Proposals to introduce mandatory vaccination for care staff are an “appalling” idea, a specialist care leader has said.
The comment came from Neil Russell, head of PJ Care, a provider of care for adults with degenerative conditions such as dementia, Huntingdon’s disease and Parkinson’s disease, and those with acquired brain injuries. The company employs 250 staff at its Eagle Wood care centre in Peterborough plus a total of 220 staff at its two centres in Milton Keynes.
The majority of the team have been vaccinated but Neil says they won’t make it a condition of employment.
“I’m pleased to the see that the government has launched a consultation, rather than just pushing ahead with this, but I am appalled by the idea of making vaccinations mandatory. It would only cause unnecessary and irrevocable damage to a sector that has suffered more than most during the pandemic. There are many reasons staff may have for waiting to have the vaccine, or even refusing it altogether – being pregnant is one example as there is not yet enough evidence to determine the safety of the vaccines for expectant mothers. In the UK, vaccinations are well-established but that’s not the case for all cultures, some of which have experienced historical misuse of vaccines that still give cause for concern today.
“It is a case of trust. This mistrust can be overcome, but only through time and demonstration of the safety and effectiveness of the vaccine. Making it mandatory will only increase the mistrust.”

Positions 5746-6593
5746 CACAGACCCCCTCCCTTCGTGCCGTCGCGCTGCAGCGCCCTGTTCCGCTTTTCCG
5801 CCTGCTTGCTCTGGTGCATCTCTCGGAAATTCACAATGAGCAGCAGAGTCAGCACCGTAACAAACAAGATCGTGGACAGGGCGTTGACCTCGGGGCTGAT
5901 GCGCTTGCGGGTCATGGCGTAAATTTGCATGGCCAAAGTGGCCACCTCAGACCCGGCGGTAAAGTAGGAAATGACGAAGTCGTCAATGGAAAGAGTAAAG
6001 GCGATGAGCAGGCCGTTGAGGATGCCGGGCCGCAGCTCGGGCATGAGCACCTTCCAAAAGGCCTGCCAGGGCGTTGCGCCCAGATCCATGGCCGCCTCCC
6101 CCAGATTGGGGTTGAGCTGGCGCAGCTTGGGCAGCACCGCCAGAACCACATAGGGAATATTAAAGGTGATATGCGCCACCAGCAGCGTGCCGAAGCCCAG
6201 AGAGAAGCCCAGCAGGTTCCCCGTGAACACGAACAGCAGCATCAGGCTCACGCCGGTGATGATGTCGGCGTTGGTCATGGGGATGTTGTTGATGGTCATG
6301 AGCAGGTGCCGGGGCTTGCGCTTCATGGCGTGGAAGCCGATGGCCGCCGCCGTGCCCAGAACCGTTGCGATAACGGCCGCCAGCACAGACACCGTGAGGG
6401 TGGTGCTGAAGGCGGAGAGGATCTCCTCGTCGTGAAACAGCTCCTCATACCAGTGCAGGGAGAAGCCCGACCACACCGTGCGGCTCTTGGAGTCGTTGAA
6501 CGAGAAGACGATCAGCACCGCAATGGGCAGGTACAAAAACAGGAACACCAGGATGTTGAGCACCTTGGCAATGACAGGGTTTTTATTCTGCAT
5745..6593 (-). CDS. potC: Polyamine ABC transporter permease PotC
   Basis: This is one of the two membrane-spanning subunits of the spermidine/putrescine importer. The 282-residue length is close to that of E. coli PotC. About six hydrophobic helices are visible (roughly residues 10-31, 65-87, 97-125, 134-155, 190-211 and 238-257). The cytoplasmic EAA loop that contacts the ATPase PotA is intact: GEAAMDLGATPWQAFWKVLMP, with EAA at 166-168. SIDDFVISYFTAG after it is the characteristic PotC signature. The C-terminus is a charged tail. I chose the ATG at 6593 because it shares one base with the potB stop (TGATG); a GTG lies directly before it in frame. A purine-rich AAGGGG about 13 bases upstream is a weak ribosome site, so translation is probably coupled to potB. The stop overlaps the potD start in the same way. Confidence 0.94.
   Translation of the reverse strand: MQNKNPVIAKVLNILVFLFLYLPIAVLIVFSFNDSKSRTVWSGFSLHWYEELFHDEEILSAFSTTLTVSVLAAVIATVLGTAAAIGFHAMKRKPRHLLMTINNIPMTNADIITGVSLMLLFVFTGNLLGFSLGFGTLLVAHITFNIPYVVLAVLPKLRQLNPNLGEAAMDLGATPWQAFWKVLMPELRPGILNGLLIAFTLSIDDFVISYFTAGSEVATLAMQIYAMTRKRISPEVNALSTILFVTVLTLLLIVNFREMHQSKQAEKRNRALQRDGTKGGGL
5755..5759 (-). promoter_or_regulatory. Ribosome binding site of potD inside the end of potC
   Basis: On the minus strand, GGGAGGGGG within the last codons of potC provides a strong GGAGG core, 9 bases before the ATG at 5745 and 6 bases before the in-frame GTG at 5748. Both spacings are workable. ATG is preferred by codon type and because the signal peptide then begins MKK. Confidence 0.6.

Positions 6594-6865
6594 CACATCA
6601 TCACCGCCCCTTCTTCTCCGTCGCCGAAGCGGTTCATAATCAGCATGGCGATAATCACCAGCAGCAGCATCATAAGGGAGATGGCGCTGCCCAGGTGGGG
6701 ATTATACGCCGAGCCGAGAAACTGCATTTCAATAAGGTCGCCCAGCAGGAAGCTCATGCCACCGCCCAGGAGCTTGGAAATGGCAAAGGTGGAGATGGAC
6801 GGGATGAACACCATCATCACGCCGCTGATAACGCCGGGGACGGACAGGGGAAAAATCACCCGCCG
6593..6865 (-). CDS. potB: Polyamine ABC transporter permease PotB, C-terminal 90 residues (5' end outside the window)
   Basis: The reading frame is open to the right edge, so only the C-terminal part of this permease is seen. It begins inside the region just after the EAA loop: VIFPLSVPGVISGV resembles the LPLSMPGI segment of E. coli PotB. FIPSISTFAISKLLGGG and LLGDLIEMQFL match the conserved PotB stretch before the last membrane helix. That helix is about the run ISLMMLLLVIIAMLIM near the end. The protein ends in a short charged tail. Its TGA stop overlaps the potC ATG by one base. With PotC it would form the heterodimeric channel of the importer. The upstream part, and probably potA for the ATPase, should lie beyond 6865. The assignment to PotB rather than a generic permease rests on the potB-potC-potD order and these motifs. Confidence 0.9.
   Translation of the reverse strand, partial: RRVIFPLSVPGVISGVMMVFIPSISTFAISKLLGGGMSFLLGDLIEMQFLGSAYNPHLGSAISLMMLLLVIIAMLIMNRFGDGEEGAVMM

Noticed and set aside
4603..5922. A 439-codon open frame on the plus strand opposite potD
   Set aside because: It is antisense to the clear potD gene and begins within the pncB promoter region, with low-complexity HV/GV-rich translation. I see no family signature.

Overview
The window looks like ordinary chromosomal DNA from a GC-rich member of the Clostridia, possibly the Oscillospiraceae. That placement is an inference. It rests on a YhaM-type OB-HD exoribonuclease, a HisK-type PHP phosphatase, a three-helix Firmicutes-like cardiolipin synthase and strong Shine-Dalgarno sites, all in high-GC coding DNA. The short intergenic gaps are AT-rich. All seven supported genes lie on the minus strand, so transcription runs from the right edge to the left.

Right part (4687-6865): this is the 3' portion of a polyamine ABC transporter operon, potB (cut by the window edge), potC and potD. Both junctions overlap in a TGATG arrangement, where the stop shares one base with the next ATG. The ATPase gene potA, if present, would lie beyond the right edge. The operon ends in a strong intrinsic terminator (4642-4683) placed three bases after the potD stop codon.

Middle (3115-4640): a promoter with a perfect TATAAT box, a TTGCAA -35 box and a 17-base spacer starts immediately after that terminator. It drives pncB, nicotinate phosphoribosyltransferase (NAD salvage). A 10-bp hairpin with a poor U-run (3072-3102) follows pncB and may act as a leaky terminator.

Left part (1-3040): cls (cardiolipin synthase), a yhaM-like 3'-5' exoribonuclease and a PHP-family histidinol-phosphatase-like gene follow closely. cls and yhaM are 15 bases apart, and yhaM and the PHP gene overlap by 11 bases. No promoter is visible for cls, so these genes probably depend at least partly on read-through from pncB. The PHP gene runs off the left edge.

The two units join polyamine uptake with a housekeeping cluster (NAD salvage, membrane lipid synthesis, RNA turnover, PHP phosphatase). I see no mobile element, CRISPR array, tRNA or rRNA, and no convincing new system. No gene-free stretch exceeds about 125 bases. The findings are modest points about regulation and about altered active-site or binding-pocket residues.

The Department of Health and Social Care is considering compulsory vaccinations for staff in settings caring for at least one person over the age of 65 as this age is group is more at risk from coronavirus. The Social Care Working Group of SAGE has advised that an uptake rate of 80% in staff and 90% in residents in every care home would be needed to provide a minimum level of protection against outbreaks of COVID-19. At the beginning of this month, the vaccination rate among care home staff stood at 78.9% with figures in some regions being considerably lower.
Neil Russell, who was the first of his staff to receive the COVID-19 vaccination at Milton Keynes Hospital, says making vaccination compulsory would have disastrous effects on the industry.
“The sector could lose enough staff to embroil an already underfunded industry in a recruitment war as homes seek to fill vacancies. This would result in financial problems for many homes, causing closures and people in need of care having nowhere to go, but into hospitals that are already struggling with bed availability.
“We must ask why the government is only looking at imposing the vaccine on care workers in homes with anyone over the age of 65 and not elsewhere such as homes with younger vulnerable adults or hospitals where patients are more vulnerable. Not enough is known about the vaccine yet to be able to evidence its effect on transmission rates so even with all staff vaccinated, the risk to those in their care remains the same and staff will still need to wear full PPE and follow strict infection control measures.
“While vaccinating care workers is important, greater protection can be achieved by ensuring the residents are vaccinated, combined with diligent infection control measures and effective use of PPE. That’s the way I believe we will best protect the vulnerable in all our care facilities.”